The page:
What Else Could It Be
There are a number of other conditions that can cause pain behind the knee without typically causing much, if any, back of knee swelling visit the back of knee pain section to find out loads more.
Alternatively, it may be that there is swelling all around the knee, not just at the back, in which case, visit the swollen knee section.
Can Knee Pain In Teens Be Prevented
Most knee pain that is caused by injury or overuse can be prevented with some attention and work by your teen, including:
- Make sure your teen wears proper shoes for the activity/sport and wears knee pads and leg guards . Replace worn out footwear and gear.
- Engage in muscle strength training exercises. Check with a trainer to make sure proper form and body alignment are being followed. Always do warm up and cool down exercises before and after workouts.
- Keep your muscles flexible by proper stretching exercises or yoga.
- Dont engage in activities that cause or worsen knee pain.
Tendonitis Or Bursitis Of The Hamstring Muscles
Tendonitis is inflammation of the tendons, while bursitis is inflammation of the synovial sac of a joint. The hamstring tendons are located in the back of the thigh and knee.
Both of these conditions are more common in athletes. Because of this, when you do intense physical activity, youre more prone to tendon strain and subsequent inflammation.
Its very important to warm up before any type of physical activity to prevent knee injuries.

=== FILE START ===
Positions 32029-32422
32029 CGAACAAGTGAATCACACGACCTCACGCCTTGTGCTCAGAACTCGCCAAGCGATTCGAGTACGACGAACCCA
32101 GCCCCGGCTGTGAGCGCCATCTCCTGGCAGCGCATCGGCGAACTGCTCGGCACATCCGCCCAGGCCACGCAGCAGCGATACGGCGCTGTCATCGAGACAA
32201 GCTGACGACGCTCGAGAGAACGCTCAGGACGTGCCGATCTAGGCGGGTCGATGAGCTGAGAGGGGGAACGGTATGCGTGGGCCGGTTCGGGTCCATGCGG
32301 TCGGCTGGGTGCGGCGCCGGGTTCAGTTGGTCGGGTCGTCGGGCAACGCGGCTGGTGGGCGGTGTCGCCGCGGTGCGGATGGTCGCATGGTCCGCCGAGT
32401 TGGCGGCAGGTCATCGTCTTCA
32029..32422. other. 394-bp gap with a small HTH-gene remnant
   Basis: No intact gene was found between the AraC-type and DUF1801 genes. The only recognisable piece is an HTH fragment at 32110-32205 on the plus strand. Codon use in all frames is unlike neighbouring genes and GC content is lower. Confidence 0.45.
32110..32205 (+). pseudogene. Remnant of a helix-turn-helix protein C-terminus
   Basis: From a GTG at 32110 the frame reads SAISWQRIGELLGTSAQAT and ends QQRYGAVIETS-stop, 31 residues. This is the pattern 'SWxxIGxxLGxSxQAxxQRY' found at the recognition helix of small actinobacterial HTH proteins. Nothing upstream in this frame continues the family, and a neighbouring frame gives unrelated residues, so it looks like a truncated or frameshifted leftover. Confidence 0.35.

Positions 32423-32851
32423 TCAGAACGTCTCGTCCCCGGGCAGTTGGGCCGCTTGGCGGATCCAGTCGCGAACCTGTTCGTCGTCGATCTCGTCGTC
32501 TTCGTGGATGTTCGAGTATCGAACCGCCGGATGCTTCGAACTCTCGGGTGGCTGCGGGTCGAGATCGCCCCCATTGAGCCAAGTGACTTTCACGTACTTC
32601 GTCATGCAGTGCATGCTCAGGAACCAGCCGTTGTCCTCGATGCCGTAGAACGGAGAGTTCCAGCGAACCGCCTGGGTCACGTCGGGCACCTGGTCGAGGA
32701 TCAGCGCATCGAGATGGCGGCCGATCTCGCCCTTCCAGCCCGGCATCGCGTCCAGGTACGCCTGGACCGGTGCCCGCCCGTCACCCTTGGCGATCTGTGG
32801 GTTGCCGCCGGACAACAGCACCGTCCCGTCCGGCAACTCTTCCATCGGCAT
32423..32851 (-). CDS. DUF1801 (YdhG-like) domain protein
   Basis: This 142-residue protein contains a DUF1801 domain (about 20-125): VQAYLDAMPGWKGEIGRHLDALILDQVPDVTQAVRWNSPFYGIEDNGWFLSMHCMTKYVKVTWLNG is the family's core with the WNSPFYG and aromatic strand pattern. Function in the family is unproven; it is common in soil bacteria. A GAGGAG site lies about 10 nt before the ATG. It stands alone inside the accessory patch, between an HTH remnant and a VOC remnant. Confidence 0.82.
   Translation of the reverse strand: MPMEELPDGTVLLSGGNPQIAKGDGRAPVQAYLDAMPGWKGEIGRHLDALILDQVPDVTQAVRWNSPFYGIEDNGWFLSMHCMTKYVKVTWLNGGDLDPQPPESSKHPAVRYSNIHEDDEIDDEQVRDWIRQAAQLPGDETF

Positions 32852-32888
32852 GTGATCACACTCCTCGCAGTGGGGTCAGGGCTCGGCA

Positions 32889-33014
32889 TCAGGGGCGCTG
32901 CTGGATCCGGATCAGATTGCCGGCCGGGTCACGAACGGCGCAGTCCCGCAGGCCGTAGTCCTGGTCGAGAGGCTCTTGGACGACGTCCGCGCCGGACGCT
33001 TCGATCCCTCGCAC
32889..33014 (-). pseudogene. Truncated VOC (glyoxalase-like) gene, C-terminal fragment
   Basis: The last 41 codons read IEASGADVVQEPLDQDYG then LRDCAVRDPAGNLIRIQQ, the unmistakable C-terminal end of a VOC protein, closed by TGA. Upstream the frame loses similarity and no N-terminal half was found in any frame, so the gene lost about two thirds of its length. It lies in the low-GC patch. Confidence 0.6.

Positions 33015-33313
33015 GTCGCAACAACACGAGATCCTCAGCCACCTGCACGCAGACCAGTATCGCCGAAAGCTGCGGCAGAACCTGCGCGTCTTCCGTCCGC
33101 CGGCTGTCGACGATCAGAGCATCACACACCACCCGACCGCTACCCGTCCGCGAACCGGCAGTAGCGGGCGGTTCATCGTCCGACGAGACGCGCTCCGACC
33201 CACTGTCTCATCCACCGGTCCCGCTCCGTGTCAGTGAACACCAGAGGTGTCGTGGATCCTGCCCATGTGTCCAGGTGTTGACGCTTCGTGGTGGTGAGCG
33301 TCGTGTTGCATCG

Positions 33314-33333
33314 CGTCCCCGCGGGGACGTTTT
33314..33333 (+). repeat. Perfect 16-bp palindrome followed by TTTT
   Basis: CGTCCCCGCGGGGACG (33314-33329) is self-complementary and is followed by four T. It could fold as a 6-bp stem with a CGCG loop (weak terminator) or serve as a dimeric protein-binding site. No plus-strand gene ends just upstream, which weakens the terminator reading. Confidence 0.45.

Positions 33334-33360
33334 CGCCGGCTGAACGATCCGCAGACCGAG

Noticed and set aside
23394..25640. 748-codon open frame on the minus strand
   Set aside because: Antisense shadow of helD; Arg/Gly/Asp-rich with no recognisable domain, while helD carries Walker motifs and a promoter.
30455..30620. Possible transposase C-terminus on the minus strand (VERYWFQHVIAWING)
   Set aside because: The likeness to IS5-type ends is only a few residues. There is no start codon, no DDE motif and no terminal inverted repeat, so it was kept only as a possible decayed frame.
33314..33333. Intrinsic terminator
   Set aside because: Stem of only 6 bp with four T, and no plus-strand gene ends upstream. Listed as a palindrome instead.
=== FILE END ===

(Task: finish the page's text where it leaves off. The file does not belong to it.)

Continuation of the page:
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Can Vein Problems Cause Knee Pain
- Posted on: Aug 4 2018
- charles dietzek
If you are like the other millions of people with vein problems, you might already know that poor vein health can cause aches and pains. This is especially true for people with varicose veins in their lower legs. You might also have knee pain and wonder if your vein problems are causing your knee pain.
As it turns out, your vein problems may indeed be the source of your sore knee.
Medications For Dvt And Pe Are Called Anticoagulants
Medications for deep venous thrombosis and pulmonary embolism are called anticoagulants . These medications don’t really thin the blood, but they stop the clotting process and prevent the blood clot from enlarging. The most frequently used anticoagulant medications to treat DVT are heparin, low molecular weight heparin , and warfarin. Anticoagulants can cause bleeding, so it is important to be monitored by a doctor when you are taking these drugs. Newer drugs used to treat DVT and PE include rivaroxaban , apixaban , and dabigatran .If you have a PE, emergency treatment at a hospital is needed. PE can be severe and life-threatening, and medicines called thrombolytics can dissolve the blood clot. Anticoagulants will also be given to prevent the formation of more clots. Patients who are at high risk for another PE may need surgery.